Either you are sorting it out, or you are full of it.

Thursday, September 4, 2008

Why I believe in Synchronicity

I was sitting on the metro coming home from an extended tour of a bar in Pudong, when I began thinking about China, and people like Gao Chuancai, a true freedom fighter in the Chinese hinterland who risks his life daily for justice, threatening the livelihood of his entire family in the process. His fearlessness in the face of authority is astounding, and to most Chinese sheer insanity.

A time ago I remember being in Chinese class discussing how Western culture was different than Chinese culture. I remember commenting that Western culture values madness, but due to my limited skills I was unable articulate myself well at the time. Confusing, and possibly insulting my teacher. Even when I switched to English, I still found it hard to explain my intuition. What I think I meant was that I thought the West values the activist as an archetype. Whether you think they are loonies or no, activists are an accepted figure on the fringe of our society. In China, this isn’t so. Gao Chuancai is an example of how this is changing.

Just as I was thinking all of this, a fat, slovenly looking man walked into my car on the train and began barking at all the people in Chinese. Most of them looked generally annoyed, and gave him no notice. I couldn’t tell what he was saying, and to be honest, I didn’t try very hard. He struck me as a bum, asking for money. However, as he began to pass me in the car, he stopped speaking in Chinese and began speaking to me in polished English:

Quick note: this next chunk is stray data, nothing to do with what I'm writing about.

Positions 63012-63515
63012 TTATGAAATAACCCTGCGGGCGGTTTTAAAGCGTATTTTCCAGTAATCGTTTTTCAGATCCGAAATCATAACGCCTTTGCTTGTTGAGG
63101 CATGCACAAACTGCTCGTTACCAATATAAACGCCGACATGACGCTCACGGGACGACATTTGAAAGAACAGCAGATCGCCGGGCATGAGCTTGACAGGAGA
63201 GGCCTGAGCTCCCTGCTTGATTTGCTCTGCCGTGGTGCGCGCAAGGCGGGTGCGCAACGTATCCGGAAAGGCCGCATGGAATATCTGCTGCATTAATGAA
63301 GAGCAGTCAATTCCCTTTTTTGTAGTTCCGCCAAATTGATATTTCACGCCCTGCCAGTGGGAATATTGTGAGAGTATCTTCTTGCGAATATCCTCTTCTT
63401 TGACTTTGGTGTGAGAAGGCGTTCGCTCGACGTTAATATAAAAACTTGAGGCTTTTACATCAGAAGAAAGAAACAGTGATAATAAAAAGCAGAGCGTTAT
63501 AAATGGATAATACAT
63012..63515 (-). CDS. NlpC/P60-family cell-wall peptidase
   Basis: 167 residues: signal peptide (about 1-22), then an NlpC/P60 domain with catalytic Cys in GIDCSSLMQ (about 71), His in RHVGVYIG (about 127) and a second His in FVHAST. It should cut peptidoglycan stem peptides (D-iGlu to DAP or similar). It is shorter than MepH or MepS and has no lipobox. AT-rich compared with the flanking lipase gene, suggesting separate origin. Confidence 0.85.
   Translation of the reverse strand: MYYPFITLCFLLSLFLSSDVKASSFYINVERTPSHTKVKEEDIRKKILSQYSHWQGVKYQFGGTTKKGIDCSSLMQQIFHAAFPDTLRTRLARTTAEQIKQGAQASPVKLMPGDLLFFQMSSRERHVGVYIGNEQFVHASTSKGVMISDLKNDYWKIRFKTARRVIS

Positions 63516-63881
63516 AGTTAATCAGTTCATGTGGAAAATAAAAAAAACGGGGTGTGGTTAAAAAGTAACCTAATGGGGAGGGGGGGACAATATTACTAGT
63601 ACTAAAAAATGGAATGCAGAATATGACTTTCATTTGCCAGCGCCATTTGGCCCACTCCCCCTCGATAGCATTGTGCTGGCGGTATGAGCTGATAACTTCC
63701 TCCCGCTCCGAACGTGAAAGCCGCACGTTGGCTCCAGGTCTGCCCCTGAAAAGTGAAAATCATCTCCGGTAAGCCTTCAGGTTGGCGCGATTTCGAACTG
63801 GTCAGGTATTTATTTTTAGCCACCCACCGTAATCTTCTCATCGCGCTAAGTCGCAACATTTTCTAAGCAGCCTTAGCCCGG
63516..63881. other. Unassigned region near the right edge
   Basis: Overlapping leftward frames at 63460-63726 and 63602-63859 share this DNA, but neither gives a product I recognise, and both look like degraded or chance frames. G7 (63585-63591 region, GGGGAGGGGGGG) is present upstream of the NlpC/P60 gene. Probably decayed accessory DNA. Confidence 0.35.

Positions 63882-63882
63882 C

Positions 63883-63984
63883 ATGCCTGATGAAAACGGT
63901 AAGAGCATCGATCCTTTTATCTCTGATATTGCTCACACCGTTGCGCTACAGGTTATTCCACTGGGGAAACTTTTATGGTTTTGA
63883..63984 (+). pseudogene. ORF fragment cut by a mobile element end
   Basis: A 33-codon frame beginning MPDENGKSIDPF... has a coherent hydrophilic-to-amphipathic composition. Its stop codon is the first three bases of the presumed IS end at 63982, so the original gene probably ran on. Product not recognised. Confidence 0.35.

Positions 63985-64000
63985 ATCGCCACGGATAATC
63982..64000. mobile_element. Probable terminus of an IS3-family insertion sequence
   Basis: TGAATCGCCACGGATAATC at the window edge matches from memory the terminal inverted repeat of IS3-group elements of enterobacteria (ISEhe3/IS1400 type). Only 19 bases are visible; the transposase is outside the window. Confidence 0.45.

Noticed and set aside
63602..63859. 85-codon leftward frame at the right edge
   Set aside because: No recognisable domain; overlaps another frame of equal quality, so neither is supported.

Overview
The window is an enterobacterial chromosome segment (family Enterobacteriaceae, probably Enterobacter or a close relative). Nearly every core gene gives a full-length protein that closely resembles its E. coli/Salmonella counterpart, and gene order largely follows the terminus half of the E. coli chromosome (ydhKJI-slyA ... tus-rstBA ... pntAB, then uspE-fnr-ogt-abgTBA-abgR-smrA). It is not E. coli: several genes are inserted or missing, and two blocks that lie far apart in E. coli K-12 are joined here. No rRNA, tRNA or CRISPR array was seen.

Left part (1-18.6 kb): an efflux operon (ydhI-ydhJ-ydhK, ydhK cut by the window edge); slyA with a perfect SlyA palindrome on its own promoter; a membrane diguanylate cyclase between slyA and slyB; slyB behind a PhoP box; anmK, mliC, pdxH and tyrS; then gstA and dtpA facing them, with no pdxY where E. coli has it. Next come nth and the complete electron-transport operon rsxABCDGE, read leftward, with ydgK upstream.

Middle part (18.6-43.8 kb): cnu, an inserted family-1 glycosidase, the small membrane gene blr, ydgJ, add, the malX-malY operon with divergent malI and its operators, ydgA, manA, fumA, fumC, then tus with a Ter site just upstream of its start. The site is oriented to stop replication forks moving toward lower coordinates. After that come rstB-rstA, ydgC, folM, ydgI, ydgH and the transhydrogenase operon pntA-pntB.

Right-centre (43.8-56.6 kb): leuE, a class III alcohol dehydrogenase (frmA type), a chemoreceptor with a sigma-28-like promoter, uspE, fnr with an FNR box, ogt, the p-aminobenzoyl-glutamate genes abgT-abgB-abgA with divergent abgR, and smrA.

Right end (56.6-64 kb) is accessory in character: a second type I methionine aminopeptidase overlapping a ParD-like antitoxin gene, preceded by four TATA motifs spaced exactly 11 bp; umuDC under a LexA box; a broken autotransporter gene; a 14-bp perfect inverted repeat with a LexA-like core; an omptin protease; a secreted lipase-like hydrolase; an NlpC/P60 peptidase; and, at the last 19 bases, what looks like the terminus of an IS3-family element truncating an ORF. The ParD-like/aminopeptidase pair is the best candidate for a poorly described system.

Hello sir! Let me introduce myself. I am the fat man on the metro who speaks out against corruption. [As he said this, and everytime he said he was “the fat man on the metro” he slapped his belly.] I go around on the metro lines telling people to stand with me, and declare they will fight with me to work for a more harmonious and free society. I know that if I stand alone, then they will come for me, and will probably kill me. However, if we stand together, then there is nothing that they can do. Let everyone know about the fat man on the metro and tell them to come and stand with me.

It was at this point that I asked him what his name was. He said simply, “I am the fat man on the metro.”

I stood and shook his hand.

At that point, the train stopped, and he quickly moved to another car and began all over again. I sat back down and realized:

I’m not the one he has to convince. Somehow I was already with him before he started talking. But all the Chinese people on the metro around me, were they?

Here’s another account of “the fat man on the metro.”

Here he is at other moments (in Chinese):

posted by ferret at 10:49 am  

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